A small business and its owner have agreed to pay $250,000 to resolve HUBZone fraud allegations, including a claim that the company’s HUBZone office was a “virtual” location where no employees actually worked.
According to a Department of Justice press release, Air Ideal, Inc. and its majority owner have also agreed to pay the government five percent of the company’s gross revenues over the next five years.
A HUBZone contractor has been accused of HUBZone program fraud for allegedly falsely claiming to be located in a HUBZone, when in fact the office in question was a “virtual office” where no employees worked.
According to a Department of Justice press release, the contractor not only misrepresented its principal office location, but submitted a fabricated lease to the SBA as part of its HUBZone application.
The Department of Justice has filed a complaint accusing an Ohio construction contractor and its owner of fraudulently obtaining HUBZone certification and HUBZone set-aside contracts.
According to a DOJ press release, the government is alleging that William Richardson, the owner of TAB Construction Co. Inc., made false statements regarding TAB’s principal office to obtain HUBZone certification, then used that certification to win millions of dollars in HUBZone set-aside contracts.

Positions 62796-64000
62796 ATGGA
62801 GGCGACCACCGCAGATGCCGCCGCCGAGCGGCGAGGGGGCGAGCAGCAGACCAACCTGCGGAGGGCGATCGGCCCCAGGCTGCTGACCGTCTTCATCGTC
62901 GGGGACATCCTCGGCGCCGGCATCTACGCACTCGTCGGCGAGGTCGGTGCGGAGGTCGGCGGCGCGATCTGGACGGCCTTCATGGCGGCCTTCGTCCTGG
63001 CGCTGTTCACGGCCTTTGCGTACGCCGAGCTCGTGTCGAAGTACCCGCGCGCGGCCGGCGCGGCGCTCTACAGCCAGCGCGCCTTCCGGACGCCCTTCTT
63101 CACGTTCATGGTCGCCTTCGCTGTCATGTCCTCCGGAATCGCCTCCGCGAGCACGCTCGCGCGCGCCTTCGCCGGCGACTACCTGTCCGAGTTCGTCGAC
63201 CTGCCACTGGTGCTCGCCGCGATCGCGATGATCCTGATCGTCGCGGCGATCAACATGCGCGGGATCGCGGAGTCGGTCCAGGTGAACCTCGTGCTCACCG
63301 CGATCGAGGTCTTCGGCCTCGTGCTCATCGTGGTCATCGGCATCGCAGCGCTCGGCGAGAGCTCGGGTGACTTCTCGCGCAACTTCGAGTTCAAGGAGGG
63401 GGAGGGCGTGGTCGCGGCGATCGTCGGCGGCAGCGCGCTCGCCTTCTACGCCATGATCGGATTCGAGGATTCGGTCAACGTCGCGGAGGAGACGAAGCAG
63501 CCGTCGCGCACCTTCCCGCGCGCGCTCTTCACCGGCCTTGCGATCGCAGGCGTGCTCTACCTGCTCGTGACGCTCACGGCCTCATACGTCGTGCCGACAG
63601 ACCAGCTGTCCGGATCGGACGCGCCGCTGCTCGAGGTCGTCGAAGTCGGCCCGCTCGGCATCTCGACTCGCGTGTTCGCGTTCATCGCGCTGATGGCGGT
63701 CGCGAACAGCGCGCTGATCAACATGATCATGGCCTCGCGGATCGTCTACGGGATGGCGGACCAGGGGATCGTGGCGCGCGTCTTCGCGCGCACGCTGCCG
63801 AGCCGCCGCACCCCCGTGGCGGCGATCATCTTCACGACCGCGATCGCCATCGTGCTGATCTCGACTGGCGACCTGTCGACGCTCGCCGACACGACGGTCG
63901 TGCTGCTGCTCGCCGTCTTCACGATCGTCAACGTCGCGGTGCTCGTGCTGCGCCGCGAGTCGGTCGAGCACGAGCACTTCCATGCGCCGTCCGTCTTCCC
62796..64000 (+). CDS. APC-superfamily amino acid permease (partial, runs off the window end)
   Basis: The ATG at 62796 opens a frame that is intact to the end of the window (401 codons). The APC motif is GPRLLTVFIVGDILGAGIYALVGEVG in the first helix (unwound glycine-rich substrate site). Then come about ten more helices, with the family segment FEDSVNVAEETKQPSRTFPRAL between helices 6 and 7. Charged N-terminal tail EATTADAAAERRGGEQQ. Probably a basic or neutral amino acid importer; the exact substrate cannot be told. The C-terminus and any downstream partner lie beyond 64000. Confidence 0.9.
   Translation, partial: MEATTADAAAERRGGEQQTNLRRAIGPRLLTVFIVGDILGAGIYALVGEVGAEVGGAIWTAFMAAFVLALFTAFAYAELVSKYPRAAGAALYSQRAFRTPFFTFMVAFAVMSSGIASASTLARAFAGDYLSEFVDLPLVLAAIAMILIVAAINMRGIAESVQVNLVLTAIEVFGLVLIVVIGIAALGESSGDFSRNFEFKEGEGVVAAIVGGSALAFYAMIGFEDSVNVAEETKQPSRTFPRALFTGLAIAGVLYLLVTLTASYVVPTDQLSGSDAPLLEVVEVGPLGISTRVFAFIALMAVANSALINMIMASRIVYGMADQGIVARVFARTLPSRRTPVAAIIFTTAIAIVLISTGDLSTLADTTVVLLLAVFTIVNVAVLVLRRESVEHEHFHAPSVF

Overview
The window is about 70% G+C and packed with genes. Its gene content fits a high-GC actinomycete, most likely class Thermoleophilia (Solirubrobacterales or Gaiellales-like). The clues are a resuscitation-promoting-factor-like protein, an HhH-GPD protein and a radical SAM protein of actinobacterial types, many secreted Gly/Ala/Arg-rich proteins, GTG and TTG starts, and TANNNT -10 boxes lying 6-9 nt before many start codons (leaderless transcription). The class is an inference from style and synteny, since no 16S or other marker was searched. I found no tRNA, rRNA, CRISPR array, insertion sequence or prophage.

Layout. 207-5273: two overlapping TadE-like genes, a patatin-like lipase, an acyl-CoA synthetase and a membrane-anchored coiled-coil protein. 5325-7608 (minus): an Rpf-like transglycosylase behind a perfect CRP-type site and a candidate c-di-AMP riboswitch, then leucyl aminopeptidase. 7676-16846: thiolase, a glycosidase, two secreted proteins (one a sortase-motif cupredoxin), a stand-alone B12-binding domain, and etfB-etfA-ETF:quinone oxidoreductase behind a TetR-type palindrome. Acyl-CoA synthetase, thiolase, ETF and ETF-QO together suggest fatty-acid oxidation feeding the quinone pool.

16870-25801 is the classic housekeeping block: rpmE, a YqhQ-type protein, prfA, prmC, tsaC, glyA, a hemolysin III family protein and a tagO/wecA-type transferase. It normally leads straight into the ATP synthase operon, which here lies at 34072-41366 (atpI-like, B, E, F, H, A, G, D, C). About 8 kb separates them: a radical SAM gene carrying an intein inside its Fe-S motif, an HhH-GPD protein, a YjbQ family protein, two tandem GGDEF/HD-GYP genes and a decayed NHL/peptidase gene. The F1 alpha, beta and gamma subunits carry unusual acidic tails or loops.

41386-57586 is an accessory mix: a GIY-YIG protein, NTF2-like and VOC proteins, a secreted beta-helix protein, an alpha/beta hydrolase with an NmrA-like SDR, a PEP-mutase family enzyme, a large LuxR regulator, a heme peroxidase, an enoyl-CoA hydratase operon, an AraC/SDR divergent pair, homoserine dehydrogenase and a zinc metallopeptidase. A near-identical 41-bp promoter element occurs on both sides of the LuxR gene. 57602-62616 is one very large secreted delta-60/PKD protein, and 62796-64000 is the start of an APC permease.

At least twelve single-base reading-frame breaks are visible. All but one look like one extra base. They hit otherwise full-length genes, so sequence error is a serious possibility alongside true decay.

Two Kentucky-based government contractors and their owners have agreed to pay $6.25 million to settle HUBZone fraud claims, according to a U.S. Department of Justice press release.
The costly settlement puts an end to a saga involving DOJ claims of a vacant “principal” office, undisclosed affiliation, and fraudulent statements made to the SBA and and the U.S. Army.
An Idaho man has pleaded guilty to a HUBZone fraud charge. According to a U.S. Department of Justice press release, last week, Patrick Large, the owner of Quality Tile and Roofing Inc., pleaded guilty to one count of wire fraud resulting from a HUBZone scheme.
Large admitted defrauding the government by falsely representing the location of two employees, apparently in order to satisfy the SBA’s “principal office” requirement for HUBZone firms. Based on Large’s representation, the SBA admitted Quality Tile to the HUBZone program. Quality Tile subsequently won a HUBZone set-aside contract valued at approximately $220,000.
As part of the guilty plea, Large agreed to pay $150,000 in restitution. However, he still faces the possibility of additional penalties, including prison time. He is scheduled to be sentenced on January 8, 2013.
Last week, I had the honor of returning to Washington, DC and giving a presentation at the National HUBZone Conference on best practices for remaining HUBZone compliant. The presentation addressed critical ongoing HUBZone compliance issues, including the principal office rule, 35% employee residency rule, and other HUBZone eligibility rules.
Many thanks to Mark Crowley and the HUBZone Council for inviting me to be part of the conference. And a big “thank you” to my engaged audience of HUBZone companies, which asked many great questions and probably could have kept going all morning if there had been time. Finally, thanks to my sister Karen, for allowing me to use her apartment in Van Ness as my personal HUBZone Conference hotel and introducing me to Comet Ping Pong while I was in town.
If your company is HUBZone certified, but you weren’t able to make it to this year’s National HUBZone Conference, never fear. My presentation slides are now up on the Past Presentations page. Enjoy!